Understanding Group Boundaries

By Roth, Jeffrey D. | Addiction Professional, March/April 2007 | Go to article overview

Understanding Group Boundaries


Roth, Jeffrey D., Addiction Professional


Boundaries, boundaries, boundaries-we cannot live without them, but can we live with the ones we create? We create boundaries, whether we are aware of them or not, whenever we begin a new group or meet with an already existing one. The most elementary boundaries relate to time, space, task, and role. How we understand these boundaries may inform us about more complicated ones, such as how we deal with contact among members, or between members and us, outside of the group.

I will outline my understanding of in-group boundaries in this column, and devote the next column to the thorny issues that arise over contact outside of the group.

Organizing influences

Time boundaries include how often the group meets, on what day(s) of the week, at what time, how long it meets each session, and for how many sessions it is scheduled to meet (time-limited versus ongoing). While we may take time boundaries for granted, they have a powerful organizing influence on the life of the group.

I was trained in an ideology of precise time boundaries, so I started and ended my groups on time. When I was leading my first groups on an inpatient substance abuse unit, I continued this pattern. I was unprepared for the fallout from this simple procedure. The patients began to complain to their other therapists when their other groups (which had never operated on any consistent schedule) were not similarly consistent. After a couple of decades of conducting outpatient group therapy, I have become a little more flexible about time boundaries, but still I am rarely more than five minutes late starting or ending a group.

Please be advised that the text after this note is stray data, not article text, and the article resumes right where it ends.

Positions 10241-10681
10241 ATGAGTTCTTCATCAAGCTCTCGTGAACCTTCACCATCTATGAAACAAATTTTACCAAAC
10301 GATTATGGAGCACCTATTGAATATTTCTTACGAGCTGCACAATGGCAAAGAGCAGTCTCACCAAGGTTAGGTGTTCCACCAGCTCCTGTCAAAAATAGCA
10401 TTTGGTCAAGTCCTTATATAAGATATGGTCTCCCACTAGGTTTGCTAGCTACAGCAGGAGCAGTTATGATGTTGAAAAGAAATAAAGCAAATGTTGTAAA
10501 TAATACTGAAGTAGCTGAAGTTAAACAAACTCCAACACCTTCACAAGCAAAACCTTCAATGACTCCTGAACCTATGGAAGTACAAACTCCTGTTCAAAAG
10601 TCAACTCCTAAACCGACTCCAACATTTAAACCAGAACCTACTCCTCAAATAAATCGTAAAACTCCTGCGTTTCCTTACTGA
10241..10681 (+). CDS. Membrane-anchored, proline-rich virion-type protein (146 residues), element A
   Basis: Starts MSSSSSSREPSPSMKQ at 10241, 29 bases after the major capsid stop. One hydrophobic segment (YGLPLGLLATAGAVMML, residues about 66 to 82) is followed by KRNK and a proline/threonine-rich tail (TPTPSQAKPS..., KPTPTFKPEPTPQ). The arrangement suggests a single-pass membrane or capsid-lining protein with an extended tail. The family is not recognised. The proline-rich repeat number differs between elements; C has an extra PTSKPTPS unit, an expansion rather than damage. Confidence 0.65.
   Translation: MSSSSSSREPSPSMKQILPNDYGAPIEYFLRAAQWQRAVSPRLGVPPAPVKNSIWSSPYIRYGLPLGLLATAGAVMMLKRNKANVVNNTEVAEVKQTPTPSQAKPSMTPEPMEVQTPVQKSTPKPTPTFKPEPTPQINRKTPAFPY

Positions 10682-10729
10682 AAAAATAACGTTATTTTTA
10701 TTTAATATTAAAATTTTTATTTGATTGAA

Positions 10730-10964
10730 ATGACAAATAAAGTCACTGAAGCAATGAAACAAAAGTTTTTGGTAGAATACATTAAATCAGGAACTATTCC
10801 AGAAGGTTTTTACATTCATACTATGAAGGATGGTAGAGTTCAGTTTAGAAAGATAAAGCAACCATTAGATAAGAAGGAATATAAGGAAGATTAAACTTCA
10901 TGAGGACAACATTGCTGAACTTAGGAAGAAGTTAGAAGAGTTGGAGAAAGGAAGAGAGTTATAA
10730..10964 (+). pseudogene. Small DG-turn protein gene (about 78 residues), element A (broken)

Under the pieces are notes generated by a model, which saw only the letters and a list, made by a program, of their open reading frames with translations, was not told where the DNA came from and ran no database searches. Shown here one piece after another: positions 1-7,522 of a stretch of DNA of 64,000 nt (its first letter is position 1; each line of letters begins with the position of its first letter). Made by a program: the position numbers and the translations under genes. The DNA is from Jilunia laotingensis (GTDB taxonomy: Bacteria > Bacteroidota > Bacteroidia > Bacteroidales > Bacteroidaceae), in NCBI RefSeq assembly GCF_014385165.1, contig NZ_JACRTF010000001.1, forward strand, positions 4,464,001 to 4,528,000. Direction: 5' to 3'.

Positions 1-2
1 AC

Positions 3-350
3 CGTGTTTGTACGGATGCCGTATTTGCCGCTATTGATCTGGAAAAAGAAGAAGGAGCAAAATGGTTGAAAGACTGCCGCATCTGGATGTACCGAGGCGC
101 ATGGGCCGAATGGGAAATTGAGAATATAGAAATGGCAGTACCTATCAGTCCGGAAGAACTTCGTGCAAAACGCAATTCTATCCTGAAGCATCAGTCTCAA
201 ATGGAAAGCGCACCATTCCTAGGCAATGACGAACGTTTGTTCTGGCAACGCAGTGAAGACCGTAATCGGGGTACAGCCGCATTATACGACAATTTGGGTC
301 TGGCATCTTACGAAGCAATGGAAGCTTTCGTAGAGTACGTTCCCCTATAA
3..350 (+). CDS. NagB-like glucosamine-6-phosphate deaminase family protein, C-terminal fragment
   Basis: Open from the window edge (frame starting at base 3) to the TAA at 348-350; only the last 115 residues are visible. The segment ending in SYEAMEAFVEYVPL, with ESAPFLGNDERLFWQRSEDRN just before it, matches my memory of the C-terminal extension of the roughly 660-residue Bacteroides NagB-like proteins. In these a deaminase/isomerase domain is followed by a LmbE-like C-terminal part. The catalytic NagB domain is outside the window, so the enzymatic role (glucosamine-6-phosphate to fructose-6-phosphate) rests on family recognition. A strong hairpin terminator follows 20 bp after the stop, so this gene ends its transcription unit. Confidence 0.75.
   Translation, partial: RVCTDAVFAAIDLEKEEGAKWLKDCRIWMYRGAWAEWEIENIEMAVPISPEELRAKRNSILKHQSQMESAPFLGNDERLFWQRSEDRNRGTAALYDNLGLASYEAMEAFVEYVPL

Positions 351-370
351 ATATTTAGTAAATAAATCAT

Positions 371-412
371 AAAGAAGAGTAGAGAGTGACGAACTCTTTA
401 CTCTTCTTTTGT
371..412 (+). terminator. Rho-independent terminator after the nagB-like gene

Space boundaries involve both the group's institutional setting (residential treatment, agency, or private practice) and actual physical setting. The institutional setting has a prominent effect on the primacy of the group's attachment to the therapist. In residential treatment, the group member has an initial attachment to the treatment institution that employs the therapist, who is generally unknown before the group members arrive in the first group. In contrast, in a private practice setting the patient usually comes to the therapist by individual reputation or referral.

Similarly, the actual physical setting is determined by the institutional setting. In residential treatment or an agency, the group therapist might have little or no authority to determine the size of the group room, the comfort of the chairs, the presence of a door that can be locked, or the quality of the room's soundproofing. The therapist in private practice has more influence over all of these aspects of the physical setting, and each of these aspects has its own impact on the experience of the group's boundaries.

To cite one egregious example regarding a group setting, one therapist whom I supervise told me of a medical director who routinely would barge into group sessions-as if the group did not have or deserve boundaries.

Focused to the proper task

The primary task of a therapy group is to provide help to its members. While therapists might have many different theoretical orientations that lead to different ways of formulating exactly how this help is delivered, the direction of authority is unambiguous. …

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